The reason we practice or implement Daylight Saving Time is somewhat obscure. Some say it is practiced in an effort to save energy, but that argument has been called into question. Nonetheless, here’s a little insight into the history of DST for true time junkies.

Some credit the concept to American politician and inventor Benjamin Franklin, who, in a 1784 essay entitled "An Economical Project for Diminishing the Cost of Light," suggested people get out of bed earlier in the morning to use the light instead of candles. More than a century later, in 1895, a New Zealand entomologist, George Vernon Hudson, wanted more daylight time for his studies, so he presented a report to the Wellington Philosophical Society proposing a two-hour daylight savings time program.

Though the concept wasn’t embraced internationally, it laid the groundwork. A decade later, in 1905, British builder William Willett proposed the idea of DST, suggesting setting clocks ahead in April and switching them back in September. His idea caught the attention of Robert Pearce, who introduced a bill to the House of Commons in 1908. The concept was opposed by farmers in England and did not pass, but it laid more groundwork. In 1916, Germany was the first country to implement DST and several countries followed suit, including America.


In the United States after World War II, states could select if they wanted to impose DST and on which dates. However, mass confusion caused Congress to establish the Uniform Time Act in 1966, which set a protocol for DST times/dates. Still, some U.S. states/territories don’t participate, and argue the usefulness of it.  As part of the Energy Policy Act of 2005, the length of DST in America was extended by four weeks, starting in 2007. Additionally, while it is recognized around the world, not all countries practice DST, and those that do, do so on different dates.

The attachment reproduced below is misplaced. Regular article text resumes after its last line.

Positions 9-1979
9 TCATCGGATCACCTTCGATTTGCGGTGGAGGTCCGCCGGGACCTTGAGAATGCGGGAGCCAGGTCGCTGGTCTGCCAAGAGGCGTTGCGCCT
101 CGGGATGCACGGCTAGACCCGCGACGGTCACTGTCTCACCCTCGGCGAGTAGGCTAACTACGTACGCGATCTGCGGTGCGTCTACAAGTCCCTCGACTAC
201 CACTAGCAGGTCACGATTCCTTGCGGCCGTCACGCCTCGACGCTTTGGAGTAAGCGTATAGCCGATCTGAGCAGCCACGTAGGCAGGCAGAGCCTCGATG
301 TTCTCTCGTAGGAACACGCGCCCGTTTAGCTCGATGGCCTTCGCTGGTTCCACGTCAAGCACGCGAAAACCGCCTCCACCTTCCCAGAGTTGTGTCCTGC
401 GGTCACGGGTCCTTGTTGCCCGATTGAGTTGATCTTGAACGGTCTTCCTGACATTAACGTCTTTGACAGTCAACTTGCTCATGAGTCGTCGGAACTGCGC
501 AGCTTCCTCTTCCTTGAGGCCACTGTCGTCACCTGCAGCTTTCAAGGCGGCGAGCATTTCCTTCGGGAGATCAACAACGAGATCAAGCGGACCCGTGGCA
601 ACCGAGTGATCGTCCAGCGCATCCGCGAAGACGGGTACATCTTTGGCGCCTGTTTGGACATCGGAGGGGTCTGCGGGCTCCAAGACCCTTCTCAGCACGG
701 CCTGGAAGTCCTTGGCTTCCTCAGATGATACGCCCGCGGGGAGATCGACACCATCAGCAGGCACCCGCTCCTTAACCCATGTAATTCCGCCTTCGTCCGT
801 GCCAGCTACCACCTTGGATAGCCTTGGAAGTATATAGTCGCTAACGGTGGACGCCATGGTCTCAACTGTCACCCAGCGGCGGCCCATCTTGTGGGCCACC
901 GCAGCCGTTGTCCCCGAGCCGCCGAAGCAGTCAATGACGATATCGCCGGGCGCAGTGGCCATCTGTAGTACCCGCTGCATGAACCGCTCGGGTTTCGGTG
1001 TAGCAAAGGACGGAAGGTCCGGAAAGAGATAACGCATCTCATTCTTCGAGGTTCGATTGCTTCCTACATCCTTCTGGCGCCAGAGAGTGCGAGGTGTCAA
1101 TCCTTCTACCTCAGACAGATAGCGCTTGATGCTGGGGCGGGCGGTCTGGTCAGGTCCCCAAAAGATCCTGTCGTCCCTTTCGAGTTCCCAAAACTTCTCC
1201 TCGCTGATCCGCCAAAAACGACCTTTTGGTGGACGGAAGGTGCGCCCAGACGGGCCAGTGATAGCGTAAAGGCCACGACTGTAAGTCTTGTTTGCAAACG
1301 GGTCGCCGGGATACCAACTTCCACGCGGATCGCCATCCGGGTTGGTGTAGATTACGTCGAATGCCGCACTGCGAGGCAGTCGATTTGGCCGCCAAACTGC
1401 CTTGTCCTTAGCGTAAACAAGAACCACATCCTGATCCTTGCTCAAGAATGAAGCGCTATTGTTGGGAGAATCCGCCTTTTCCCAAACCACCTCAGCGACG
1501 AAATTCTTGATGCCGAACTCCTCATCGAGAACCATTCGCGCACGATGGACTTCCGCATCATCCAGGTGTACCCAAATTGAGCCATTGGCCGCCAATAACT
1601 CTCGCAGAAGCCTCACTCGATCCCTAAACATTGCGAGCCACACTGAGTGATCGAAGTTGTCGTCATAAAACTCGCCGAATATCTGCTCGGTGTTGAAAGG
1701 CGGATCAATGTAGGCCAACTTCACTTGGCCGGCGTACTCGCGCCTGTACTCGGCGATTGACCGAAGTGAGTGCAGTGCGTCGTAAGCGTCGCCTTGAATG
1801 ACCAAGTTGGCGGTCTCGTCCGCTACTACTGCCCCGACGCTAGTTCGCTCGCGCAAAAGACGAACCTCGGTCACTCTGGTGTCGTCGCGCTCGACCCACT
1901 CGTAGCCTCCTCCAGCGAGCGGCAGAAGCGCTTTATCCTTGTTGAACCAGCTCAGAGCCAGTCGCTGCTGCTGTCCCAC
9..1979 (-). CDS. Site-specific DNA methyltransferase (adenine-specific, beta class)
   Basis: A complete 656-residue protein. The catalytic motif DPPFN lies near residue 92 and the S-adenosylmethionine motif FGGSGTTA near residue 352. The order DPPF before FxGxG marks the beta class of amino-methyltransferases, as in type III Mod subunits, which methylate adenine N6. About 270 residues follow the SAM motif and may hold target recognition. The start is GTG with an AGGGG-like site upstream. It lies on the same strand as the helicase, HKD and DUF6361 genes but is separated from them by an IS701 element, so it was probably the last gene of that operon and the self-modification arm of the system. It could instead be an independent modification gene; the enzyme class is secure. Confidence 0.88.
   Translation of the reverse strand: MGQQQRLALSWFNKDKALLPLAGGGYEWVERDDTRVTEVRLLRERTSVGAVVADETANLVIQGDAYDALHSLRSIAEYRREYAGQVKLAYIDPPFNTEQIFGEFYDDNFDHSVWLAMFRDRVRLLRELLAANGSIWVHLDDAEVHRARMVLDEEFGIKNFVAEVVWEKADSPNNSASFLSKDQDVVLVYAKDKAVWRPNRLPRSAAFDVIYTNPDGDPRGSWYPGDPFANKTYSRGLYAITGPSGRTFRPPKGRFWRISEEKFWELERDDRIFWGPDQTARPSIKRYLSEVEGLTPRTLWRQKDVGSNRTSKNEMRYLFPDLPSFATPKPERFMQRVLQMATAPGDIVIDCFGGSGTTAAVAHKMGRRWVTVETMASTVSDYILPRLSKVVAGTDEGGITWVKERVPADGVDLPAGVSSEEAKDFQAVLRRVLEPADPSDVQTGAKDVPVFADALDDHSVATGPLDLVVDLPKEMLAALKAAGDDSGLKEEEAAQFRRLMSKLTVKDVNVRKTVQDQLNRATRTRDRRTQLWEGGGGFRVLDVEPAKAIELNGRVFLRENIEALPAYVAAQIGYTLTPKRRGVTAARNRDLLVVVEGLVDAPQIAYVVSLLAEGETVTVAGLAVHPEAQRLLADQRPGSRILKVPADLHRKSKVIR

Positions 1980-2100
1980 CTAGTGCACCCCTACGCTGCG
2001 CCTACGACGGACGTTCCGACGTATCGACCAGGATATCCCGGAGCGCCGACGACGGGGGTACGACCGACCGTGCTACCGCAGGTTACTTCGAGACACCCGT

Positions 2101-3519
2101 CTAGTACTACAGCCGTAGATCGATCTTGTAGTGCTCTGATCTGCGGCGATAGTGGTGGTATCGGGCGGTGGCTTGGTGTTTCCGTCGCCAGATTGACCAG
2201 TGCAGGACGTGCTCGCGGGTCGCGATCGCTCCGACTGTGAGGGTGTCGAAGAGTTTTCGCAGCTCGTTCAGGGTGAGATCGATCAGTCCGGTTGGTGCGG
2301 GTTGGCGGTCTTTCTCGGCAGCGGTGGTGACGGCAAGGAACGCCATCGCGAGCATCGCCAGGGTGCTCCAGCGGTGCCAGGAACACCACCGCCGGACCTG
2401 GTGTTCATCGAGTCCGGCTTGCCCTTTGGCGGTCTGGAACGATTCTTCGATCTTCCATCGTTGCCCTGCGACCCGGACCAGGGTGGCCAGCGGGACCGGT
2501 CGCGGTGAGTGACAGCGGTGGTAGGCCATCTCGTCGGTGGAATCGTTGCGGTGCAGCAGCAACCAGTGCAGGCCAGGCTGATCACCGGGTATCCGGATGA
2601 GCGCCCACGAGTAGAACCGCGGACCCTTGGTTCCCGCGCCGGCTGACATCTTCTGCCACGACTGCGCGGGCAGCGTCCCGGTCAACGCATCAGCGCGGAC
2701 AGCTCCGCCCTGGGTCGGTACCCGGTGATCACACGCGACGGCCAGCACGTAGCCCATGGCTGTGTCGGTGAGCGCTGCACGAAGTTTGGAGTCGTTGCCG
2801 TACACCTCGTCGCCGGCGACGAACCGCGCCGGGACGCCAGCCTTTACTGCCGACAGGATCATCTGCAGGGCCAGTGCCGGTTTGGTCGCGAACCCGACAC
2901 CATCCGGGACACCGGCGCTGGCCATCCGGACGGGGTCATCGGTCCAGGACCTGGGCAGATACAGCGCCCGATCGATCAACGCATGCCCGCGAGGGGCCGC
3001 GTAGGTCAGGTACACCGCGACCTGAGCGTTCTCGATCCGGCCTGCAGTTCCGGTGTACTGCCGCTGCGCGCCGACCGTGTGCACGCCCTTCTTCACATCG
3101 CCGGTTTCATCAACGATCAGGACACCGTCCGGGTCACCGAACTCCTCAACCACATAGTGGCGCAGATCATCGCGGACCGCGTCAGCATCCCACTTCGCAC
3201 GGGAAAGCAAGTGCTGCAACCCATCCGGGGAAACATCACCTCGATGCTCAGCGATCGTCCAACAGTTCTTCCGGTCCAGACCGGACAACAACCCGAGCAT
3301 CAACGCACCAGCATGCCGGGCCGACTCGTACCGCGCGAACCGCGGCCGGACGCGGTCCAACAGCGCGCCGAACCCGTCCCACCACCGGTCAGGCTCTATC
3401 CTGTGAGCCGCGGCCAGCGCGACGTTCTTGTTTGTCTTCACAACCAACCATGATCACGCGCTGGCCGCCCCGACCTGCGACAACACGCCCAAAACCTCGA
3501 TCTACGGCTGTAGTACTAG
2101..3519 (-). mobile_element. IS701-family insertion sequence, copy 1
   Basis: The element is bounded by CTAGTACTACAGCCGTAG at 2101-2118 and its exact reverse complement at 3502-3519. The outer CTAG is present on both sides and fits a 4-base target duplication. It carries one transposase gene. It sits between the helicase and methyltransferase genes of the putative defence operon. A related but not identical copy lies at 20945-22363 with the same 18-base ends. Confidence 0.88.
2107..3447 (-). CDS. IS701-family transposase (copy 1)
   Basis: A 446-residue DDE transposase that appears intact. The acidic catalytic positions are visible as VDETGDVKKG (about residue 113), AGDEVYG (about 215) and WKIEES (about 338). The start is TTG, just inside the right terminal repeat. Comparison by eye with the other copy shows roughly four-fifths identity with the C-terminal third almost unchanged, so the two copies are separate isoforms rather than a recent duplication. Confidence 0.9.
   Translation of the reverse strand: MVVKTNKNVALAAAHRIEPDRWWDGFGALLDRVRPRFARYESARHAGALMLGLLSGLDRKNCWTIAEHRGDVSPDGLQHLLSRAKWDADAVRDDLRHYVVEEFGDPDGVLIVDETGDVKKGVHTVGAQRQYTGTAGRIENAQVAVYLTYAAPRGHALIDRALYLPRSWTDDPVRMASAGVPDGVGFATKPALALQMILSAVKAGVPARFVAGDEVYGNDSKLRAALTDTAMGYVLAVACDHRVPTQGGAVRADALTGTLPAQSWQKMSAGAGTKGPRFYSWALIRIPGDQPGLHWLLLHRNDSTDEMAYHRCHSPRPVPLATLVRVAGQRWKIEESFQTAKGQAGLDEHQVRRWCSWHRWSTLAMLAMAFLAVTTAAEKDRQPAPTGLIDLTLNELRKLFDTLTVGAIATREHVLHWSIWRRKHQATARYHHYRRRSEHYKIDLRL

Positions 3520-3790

At any rate, here we are in the “Spring Ahead” portion of the “Spring Forward, Fall Back” DST concept. So don’t forget to change your clocks and your watches. Sorry, it means you will lose an hour of sleep.


In honor of its 60th anniversary this year, Corum has developed new versions of its legendary America's Cup timepiece. This beloved line is known for the yacht racing pennants on the dial, and has achieved legendary status around the world. Now the brand offers the Admiral’s Cup Legend 42 Flying Tourbillon that brings the line to new heights via a tourbillon carriage mounted on enlarged ceramic ball bearings for enhanced durability.

The 12-sided bezel of the watch and the 12 nautical pennants that are depicted in rose gold recall the active role of this complex timepiece. One of the features that makes this version so appealing is the sapphire crystal and casebook that enables viewing of the automatic CO O16  movement with flying tourbillon escapement, retrograde date and 72 hours of power reserve.  The 42mm, 18-karat 5N rose gold watch features a micro-rotor with the Corum key logo on it. It is water resistant to 50 meters and may well be the ultimate sailing watch.